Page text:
Notice here that when ascribing evils to God's permissiveness even Arminius was accused of making God the author of sin.

Now take a look at Calvin's Institutes, book 1 ch. 18:

"This last chapter of the First Book consists of three parts: I. It having been said above that God bends all the reprobate, and even Satan himself, at his will, three objections are started. First, that this happens by the permission, not by the will of God. To this objection there is a twofold reply, the one, that angels and men, good and bad, do nothing but what is appointed by God; the second, that all movements are secretly directed to their end by the hidden inspiration of God, sec. 1, 2. II. A second objection is, that there are two contrary wills in God, if by a secret counsel he decrees what he openly prohibits by his law. This objection refuted, sec. 3. III. The third objection is, that God is made the author of all wickedness, when he is said not only to use the agency of the wicked, but also to govern their counsels and affections, and that therefore the wicked are unjustly punished. This objection refuted in the last section."

Furthermore, I think its interesting that some of the Calvinists responding are stating that Dr. Witherington's post is making a caricature of Piper's view and in reality Piper's view of permissiveness would not be distinguished from Witherington's, while other Calvinists are vehemently opposing the same statements. Food for thought.

Thanks for your post Ben.

omakase said...

Just to clarify, my point here was to show that many Calvinists do not understand the level of Arminian understanding for God's sovereignty. At the same time, many (Calvinists and Arminians) do not understand the view of Calvin himself.

I think there is a disconnect in many minds that Arminians somehow do not have a concept of God's sovereignty and providence.

Also, in that chapter of Calvin's Institutes, Calvin wishes to unlimit himself from a merely permissive view of God's willing. So I think the individuals disagreeing with Witherington, at least, have the right view of their Calvinism.

Jake Knotts said...

Dr. Witherington,

Joe asked quite a few questions a long ways back that I was hoping you would answer, namely, should we say "the Lord gives and the Lord take's away, blessed be the name of the Lord" after calamity strikes?

Pastorally, not theologically, what should be said to someone who loses their family to natural disaster? They are hurting and don't give a rip about secondary causations or anything of the sort, they need to know what to think and how to feel.

As a missionary, I enjoy the theological debate but want to see how one stance would actually flesh it self out in real life.

I would hope that the people I serve would respond as Job did with, "blessed be the name of the Lord" after suffering and loss.

Ryan said...

I think the problem here is with what we define evil as. If we define evil as the destruction of life, then by our definition, God is the cause of evil because the scripture is clear that He creates life and puts the spirit into people, and He also has by Himself the ability to destroy life in Hell. And this is the theology of Jesus who is God, so you cannot claim that it is not fully developed.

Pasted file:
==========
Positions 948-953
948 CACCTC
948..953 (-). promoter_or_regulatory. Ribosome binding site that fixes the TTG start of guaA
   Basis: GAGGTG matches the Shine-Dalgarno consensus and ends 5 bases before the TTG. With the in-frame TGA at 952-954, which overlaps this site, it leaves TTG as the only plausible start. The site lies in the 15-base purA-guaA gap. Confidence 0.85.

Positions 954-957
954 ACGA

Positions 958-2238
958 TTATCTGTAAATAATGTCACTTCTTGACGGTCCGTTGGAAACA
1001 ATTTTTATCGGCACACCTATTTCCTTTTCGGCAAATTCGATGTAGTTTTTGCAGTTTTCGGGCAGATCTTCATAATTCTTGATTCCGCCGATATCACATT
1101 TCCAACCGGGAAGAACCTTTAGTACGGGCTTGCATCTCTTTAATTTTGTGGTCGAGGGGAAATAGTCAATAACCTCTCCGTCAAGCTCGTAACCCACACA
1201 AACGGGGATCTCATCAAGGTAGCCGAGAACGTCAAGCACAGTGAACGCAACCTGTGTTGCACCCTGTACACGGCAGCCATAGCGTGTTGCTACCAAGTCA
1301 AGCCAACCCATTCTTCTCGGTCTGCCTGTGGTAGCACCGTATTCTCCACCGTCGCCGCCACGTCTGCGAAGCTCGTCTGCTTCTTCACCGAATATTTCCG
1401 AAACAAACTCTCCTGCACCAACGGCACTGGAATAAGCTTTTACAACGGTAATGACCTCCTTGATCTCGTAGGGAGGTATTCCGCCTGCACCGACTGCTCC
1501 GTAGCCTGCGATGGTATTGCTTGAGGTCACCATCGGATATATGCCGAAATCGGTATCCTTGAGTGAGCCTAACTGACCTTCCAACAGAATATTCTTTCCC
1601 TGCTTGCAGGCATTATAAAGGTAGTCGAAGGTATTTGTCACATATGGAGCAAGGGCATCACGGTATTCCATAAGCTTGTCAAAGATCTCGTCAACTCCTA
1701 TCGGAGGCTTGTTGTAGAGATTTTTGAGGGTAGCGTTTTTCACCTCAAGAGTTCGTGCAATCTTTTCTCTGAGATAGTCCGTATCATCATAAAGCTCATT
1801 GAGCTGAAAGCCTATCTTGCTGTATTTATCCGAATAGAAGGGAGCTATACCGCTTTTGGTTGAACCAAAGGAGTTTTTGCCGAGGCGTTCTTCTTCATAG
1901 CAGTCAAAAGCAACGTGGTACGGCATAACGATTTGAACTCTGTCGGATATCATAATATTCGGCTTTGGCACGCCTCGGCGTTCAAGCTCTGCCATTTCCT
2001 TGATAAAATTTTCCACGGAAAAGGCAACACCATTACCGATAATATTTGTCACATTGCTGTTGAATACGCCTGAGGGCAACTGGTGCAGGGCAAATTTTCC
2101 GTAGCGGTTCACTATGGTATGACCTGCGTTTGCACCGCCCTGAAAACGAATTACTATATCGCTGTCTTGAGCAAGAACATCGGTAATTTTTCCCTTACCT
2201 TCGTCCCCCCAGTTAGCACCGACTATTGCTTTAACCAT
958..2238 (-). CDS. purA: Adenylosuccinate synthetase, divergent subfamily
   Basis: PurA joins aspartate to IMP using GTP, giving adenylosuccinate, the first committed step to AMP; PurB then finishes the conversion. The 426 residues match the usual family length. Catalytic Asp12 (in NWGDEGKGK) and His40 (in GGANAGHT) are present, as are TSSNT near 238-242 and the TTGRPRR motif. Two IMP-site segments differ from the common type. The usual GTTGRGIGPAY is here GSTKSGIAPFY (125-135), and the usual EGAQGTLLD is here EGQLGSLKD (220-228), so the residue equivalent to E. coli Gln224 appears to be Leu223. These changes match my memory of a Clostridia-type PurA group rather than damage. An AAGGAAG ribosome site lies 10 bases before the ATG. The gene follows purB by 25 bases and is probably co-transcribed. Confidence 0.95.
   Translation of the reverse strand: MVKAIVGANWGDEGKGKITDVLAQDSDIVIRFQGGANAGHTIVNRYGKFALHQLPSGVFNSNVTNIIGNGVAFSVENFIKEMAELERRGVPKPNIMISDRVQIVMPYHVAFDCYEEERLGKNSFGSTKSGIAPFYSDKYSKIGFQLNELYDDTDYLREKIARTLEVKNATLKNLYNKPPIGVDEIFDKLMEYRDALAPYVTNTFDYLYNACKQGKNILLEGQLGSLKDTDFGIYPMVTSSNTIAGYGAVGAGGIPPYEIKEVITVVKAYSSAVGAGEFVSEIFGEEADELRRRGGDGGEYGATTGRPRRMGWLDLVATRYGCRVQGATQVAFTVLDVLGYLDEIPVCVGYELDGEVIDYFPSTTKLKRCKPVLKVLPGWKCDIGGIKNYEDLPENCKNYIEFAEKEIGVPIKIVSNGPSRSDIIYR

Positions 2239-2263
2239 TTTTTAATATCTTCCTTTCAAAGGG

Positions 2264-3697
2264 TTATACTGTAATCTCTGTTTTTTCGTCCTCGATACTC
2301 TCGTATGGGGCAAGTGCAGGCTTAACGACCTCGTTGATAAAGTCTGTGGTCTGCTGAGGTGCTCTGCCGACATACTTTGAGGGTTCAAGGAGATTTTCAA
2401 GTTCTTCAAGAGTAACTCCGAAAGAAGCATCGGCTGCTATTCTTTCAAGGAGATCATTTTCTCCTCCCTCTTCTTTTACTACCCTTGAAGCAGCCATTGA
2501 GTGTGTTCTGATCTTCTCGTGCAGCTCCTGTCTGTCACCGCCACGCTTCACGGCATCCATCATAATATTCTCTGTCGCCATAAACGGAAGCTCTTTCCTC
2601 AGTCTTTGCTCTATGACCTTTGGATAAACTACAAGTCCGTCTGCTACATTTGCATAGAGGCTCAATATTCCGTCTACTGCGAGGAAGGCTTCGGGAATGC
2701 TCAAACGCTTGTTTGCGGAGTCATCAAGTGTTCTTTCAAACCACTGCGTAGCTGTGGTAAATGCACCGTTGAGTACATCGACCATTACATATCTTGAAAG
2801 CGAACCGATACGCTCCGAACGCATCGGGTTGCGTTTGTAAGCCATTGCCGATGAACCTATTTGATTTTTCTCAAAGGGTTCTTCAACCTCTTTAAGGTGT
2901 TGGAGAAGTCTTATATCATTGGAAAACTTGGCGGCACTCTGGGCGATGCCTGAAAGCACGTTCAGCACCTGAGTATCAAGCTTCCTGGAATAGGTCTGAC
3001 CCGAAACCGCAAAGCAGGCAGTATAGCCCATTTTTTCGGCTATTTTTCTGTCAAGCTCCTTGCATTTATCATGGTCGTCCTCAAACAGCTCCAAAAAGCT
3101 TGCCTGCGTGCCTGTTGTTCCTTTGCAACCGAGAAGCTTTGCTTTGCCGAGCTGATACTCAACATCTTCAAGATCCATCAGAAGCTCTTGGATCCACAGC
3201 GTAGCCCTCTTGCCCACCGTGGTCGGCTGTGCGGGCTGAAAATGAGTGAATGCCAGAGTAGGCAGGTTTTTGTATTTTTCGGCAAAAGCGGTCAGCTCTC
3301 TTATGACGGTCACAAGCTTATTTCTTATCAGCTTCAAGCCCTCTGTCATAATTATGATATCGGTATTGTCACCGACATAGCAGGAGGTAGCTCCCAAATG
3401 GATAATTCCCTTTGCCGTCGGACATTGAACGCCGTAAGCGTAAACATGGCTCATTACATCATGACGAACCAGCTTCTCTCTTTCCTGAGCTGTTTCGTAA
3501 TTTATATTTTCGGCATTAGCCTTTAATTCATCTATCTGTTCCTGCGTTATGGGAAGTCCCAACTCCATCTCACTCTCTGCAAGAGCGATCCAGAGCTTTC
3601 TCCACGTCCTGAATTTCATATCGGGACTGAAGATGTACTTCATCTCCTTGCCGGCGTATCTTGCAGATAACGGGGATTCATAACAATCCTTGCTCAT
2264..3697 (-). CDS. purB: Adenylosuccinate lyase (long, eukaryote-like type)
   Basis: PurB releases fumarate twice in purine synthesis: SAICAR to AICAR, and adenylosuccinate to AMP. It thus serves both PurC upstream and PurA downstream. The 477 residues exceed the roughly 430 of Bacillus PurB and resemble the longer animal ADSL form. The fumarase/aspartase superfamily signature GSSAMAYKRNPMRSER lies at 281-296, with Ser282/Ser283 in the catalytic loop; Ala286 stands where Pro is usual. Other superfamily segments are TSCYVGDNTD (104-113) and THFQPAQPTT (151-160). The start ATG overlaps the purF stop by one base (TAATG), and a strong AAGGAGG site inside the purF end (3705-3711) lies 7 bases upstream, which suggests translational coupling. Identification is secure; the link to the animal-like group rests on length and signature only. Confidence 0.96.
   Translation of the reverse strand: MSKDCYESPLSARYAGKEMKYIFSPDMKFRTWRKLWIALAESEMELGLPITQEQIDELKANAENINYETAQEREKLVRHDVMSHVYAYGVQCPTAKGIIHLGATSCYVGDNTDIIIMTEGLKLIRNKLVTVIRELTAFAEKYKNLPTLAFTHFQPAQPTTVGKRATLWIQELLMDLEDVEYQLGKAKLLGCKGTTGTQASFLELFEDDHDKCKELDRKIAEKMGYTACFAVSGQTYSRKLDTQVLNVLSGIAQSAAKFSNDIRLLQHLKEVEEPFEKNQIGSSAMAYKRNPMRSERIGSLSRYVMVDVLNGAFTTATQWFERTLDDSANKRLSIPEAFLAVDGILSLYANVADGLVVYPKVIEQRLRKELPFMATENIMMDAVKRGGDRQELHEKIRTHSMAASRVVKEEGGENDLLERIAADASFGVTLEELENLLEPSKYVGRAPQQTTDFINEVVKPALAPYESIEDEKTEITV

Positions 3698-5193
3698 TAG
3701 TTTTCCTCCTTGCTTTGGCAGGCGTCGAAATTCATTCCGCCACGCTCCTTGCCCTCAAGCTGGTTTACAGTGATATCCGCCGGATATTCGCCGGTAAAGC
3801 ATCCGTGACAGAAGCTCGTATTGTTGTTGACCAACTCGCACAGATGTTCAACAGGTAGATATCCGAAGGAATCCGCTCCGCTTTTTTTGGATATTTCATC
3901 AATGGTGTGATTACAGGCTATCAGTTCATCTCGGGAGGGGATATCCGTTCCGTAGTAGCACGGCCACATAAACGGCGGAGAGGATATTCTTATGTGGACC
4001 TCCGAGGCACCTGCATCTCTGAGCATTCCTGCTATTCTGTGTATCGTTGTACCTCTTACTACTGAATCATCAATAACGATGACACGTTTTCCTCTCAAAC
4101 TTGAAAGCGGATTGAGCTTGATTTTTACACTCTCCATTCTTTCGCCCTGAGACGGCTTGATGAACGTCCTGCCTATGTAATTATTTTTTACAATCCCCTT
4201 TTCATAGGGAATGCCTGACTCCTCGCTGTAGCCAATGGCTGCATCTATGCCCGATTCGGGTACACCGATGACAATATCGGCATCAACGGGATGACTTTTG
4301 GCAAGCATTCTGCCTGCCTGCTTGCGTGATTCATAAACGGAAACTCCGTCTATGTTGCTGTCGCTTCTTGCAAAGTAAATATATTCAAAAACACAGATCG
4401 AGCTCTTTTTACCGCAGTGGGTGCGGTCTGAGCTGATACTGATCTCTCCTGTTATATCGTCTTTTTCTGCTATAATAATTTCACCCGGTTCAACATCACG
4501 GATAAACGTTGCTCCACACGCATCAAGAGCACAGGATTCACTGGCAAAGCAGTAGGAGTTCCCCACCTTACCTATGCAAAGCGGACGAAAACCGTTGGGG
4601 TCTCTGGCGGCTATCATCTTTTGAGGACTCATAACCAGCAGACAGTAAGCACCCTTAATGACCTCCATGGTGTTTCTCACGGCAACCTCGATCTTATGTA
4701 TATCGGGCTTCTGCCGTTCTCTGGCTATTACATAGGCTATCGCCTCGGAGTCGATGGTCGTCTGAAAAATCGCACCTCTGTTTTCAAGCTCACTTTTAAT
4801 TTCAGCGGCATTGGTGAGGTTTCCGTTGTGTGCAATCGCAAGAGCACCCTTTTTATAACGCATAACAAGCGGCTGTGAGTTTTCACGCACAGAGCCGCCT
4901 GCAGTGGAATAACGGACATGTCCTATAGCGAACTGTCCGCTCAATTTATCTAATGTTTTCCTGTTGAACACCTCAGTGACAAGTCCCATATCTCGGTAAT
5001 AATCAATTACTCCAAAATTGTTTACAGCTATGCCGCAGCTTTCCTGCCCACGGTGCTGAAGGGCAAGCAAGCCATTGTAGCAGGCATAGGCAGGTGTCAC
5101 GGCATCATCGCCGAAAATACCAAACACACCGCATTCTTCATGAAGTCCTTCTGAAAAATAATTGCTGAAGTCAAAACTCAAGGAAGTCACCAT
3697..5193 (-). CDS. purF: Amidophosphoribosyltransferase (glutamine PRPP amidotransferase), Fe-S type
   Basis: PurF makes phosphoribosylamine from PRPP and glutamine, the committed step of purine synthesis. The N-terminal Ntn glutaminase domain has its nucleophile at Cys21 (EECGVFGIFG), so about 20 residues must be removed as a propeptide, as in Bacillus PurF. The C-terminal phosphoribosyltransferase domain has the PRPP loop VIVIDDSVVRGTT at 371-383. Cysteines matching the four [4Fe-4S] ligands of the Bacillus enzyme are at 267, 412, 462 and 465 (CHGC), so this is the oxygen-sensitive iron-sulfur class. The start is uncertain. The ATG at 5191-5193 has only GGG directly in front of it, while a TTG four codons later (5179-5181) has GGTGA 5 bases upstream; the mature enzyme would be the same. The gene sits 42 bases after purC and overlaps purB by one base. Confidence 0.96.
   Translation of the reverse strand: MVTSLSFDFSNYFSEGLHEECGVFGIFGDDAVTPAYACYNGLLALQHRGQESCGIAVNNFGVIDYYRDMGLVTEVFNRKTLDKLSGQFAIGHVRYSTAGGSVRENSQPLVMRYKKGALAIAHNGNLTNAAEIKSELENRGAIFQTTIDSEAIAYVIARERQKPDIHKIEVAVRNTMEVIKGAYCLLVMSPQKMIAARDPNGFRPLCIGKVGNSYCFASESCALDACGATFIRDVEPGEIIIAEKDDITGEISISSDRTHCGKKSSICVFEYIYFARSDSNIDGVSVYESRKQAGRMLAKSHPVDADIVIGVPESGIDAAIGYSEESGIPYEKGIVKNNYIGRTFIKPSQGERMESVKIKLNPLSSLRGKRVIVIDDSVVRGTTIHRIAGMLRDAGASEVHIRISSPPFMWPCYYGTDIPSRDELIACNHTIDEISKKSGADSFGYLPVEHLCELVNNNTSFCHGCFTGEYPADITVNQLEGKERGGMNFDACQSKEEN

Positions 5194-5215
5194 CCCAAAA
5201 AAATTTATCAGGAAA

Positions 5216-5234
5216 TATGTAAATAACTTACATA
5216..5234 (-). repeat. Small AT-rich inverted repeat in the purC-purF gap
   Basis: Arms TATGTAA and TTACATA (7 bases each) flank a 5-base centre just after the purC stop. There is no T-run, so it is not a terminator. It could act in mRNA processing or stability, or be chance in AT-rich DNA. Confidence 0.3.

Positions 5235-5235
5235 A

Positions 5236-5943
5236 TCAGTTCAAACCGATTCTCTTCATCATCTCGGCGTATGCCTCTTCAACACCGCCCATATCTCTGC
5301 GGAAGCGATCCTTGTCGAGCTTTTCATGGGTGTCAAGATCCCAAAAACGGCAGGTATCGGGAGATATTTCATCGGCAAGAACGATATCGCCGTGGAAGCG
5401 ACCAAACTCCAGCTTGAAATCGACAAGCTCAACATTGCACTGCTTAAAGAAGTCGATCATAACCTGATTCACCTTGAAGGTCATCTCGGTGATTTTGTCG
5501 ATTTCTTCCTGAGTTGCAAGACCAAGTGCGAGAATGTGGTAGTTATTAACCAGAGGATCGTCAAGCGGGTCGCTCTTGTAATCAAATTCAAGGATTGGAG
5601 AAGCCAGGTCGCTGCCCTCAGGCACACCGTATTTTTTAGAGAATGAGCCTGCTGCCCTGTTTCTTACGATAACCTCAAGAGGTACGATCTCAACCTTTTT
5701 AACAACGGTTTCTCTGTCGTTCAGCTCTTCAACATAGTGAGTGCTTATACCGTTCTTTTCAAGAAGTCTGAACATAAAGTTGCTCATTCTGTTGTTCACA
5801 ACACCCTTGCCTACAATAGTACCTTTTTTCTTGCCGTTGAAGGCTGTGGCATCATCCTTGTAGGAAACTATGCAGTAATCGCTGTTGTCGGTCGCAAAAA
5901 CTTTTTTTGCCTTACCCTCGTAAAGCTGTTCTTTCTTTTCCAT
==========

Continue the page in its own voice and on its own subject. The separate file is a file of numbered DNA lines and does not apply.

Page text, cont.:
Rather, if we define evil as going against the will of God, then I think we can resolve all these issues. Many times God brings calamity through secondary causes (the Chaldeans who unjustly killed Job's children), but He also brings it through primary causes (ie. Sodom and Gomorrah, the plagues on Egypt, etc.). This is clear and it comes through direct revelation of the words of God in the OT. If it is evil to take life, then why would God command Israel to completely destroy the Canaanites? Here we have a secondary cause, but it is by the commandment of God and not through His permissive will. But God is just and we know that until that point He has been very patient with the Canaanites and has given them time to repent. Now His judgment comes, and He is just in judging people.

Concerning natural disasters that occur without the revelation of a true prophet of God telling people what will happen if they do not do this or that, all we can conclude is what Jesus said: "unless you repent, you will all likewise perish."

So, to respond to Jake and Anya Knotts, yes -- if God spares us to allows things to happen to us, He knows what He is doing. It is an act of faith for the righteous to say, "God gives and He takes away, blessed be the name of the Lord." Why? Because we trust in His character and that whatever He does is right even though we may not fully understand or see the end result of what He allows.

The general message to unbelievers who survive is this: are you in right relationship with God? If not, you better not delay. Respond while there is still time. God is gracious and slow to anger, but one day your life will come to an end and you do not know the time or the hour.

Ben Witherington said...

Ryan you still haven't resolved anything. The same God who said 'thou shalt not kill' is the God you are talking about, and of course 'thou shalt not murder' is at the heart of the OT commandments. It honestly doesn't much help to redefine evil, when God has already defined it in the ten commandments.



P.S. to Jake and Anya, I did answer that question, in one of the longer responses. The words of Job are not the opinions of God in that famous quotation. It was not God who took those things away from Job, though certainly he permitted it. It was also not God who came up with the idea to try Job in the first place. That was Satan's idea.

Ryan said...
This comment has been removed by the author.